• [0056]
    There are a couple of benefits obtained by using q-ary codes in the present invention as opposed to binary codes. First, insertion/deletion events introduce uncertainty around the locations where they occur. Grouping k binary symbols into a q-ary symbol also functions to group the uncertain regions into q-ary symbols. This has the effect of reducing the number of symbols over which the uncertainty is distributed, thereby offering improved performance. This advantage of q-ary codes is similar to the advantage they offer in correcting burst errors, commonly exploited in Reed-Solomon codes. Second, a large value of n is desirable in order to design a more effective sparsifier and to obtain better estimates of the symbol-by-symbol likelihood probabilities P(di). However, increasing n reduces the overall information rate (Kk)/(Nn). Using a q-ary code allows us to compensate for this by increasing k in comparison to a binary code (for which k=1).
  • [0057]
    FIG. 7 is a block diagram of a system implementation in accordance with one embodiment of the present invention. System 10 may include a general purpose microprocessor 702, a signal processor 704, RAM 708, ROM 710, and I/O circuit 712 coupled to bus system 700. System 10 includes a communications interface circuit 706 coupled to the communications channel and bus system 700. Those of ordinary skill in the art will understand that, depending on the application and the complexity of the implementation, one or more of the components shown herein may not be necessary. Those of ordinary skill in the art will also understand the encoder/decoder (codec) of the present invention may be implemented in software, hardware, or a combination thereof. Accordingly, the functionality described herein may be executed by the microprocessor 702, the signal processor, and/or one or more hardware circuits disposed in communications interface circuit 706.
  • [0058]
    In some system implementations, the I/O circuit may support one or more of display system 714, audio interface 716, mouse/cursor control device 718, and/or keyboard device 720. The audio interface 716, for example, may support a microphone and speaker headset, and/or a telephonic device for full-duplex voice communications.
  • [0059]
    The random access memory (RAM) 708, or any other dynamic storage device that may be employed, is typically used to store data and instructions for execution by processors 702, 704. RAM may also be used to store temporary variables or other intermediate information used during the execution of instructions by the processors. ROM 710 may be used to store static information and the programming instructions for the processors. Those of ordinary skill in the art will understand that the processes of the present invention may be performed by system 10, in response to the processors (702, 704) executing an arrangement of instructions contained in RAM 708. These instructions may be read into RAM 708 from another computer-readable medium, such as ROM 710. Execution of the arrangement of instructions contained in RAM 708 causes the processors to perform the process steps described herein. In alternative embodiments, hard-wired circuitry may be used in place of or in combination with software instructions to implement the embodiment of the present invention. Thus, embodiments of the present invention are not limited to any specific combination of hardware circuitry and software.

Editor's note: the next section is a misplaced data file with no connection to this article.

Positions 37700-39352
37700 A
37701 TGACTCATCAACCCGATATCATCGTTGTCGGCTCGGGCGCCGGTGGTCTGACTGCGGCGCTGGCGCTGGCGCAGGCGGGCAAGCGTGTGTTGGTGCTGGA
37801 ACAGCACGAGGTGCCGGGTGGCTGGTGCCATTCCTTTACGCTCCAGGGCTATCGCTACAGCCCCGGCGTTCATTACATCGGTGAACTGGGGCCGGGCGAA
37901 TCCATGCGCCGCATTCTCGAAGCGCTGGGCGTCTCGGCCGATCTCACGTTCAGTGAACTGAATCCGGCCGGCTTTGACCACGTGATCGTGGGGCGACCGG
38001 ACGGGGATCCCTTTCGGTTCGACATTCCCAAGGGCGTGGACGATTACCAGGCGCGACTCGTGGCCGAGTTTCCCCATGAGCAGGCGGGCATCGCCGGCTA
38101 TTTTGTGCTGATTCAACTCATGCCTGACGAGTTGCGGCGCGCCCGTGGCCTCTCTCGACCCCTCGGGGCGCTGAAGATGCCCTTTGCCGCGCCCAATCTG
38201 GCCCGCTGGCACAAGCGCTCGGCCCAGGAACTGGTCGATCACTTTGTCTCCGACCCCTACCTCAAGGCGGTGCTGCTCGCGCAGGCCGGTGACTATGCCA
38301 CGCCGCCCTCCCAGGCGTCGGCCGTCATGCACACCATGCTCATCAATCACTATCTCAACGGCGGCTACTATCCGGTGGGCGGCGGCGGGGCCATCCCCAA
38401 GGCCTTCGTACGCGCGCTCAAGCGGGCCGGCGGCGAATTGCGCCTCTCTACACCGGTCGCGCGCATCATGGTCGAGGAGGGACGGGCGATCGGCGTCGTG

• [0060]
    Communication interface 706 may provide two-way data communications coupling system 10 to a computer network. For example, the communication interface 706 may be implemented using any suitable interface such as a digital subscriber line (DSL) card or modem, an integrated services digital network (ISDN) card, a cable modem, a telephone modem, or any other such communication interface to provide a data communication connection to a corresponding type of communication line.
  • [0061]
    As another example, communication interface 706 may be implemented by a local area network (LAN) card (e.g. for Ethernet™ or an Asynchronous Transfer Model (ATM) network) to provide a data communication connection to a compatible LAN.
  • [0062]
    Communications interface 706 may also support an RF or a wireless communication link. In any such implementation, communication interface 706 may transmit and receive electrical, electromagnetic, or optical signals that carry digital data streams representing various types of information. Further, the communication interface may include peripheral interface devices, such as a Universal Serial Bus (USB) interface, a PCMCIA (Personal Computer Memory Card International Association) interface, etc. Although a single communication interface 706 is depicted in FIG. 7, multiple communication interfaces may also be employed.
  • [0063]
    Communications interface 706 may provide a connection through local network to a host computer. The host computer may be connected to an external network such as a wide area network (WAN), the global packet data communication network now commonly referred to as the Internet, or to data equipment operated by a service provider.
  • [0064]